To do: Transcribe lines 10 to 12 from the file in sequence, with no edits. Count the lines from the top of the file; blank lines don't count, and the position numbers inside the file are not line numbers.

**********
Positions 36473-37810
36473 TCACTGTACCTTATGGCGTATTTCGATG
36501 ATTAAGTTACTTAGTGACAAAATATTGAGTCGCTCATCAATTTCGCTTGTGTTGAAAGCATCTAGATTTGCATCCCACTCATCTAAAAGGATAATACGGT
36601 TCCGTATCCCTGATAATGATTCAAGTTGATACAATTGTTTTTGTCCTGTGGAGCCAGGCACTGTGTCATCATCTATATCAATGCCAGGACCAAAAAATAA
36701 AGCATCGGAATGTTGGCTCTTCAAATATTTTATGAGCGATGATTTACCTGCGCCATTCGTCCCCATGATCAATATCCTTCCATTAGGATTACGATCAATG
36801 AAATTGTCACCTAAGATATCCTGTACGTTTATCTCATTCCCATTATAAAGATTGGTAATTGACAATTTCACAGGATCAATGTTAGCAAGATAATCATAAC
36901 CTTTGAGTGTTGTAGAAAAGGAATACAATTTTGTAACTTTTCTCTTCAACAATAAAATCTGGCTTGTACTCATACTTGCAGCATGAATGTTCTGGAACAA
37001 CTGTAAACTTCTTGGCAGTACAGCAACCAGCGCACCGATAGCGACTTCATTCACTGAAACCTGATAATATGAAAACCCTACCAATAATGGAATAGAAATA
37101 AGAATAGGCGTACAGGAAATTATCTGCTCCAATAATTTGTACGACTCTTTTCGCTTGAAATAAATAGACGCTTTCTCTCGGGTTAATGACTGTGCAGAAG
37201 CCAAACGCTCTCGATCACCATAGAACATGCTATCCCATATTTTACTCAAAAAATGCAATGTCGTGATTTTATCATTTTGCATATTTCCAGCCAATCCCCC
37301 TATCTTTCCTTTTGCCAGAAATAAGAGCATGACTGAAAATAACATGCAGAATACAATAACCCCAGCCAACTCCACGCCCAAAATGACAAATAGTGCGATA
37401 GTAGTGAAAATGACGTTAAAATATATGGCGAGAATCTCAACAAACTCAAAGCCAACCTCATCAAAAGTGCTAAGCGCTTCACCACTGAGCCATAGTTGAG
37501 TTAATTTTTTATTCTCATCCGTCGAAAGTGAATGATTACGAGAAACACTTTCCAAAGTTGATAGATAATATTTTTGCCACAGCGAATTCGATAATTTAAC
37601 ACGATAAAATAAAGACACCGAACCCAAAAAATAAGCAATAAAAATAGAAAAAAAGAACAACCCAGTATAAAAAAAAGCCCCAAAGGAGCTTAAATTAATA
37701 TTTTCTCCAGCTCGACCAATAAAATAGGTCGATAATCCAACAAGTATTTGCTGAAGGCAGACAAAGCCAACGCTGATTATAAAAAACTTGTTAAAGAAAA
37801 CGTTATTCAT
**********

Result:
37201 CCAAACGCTCTCGATCACCATAGAACATGCTATCCCATATTTTACTCAAAAAATGCAATGTCGTGATTTTATCATTTTGCATATTTCCAGCCAATCCCCC
37301 TATCTTTCCTTTTGCCAGAAATAAGAGCATGACTGAAAATAACATGCAGAATACAATAACCCCAGCCAACTCCACGCCCAAAATGACAAATAGTGCGATA
37401 GTAGTGAAAATGACGTTAAAATATATGGCGAGAATCTCAACAAACTCAAAGCCAACCTCATCAAAAGTGCTAAGCGCTTCACCACTGAGCCATAGTTGAG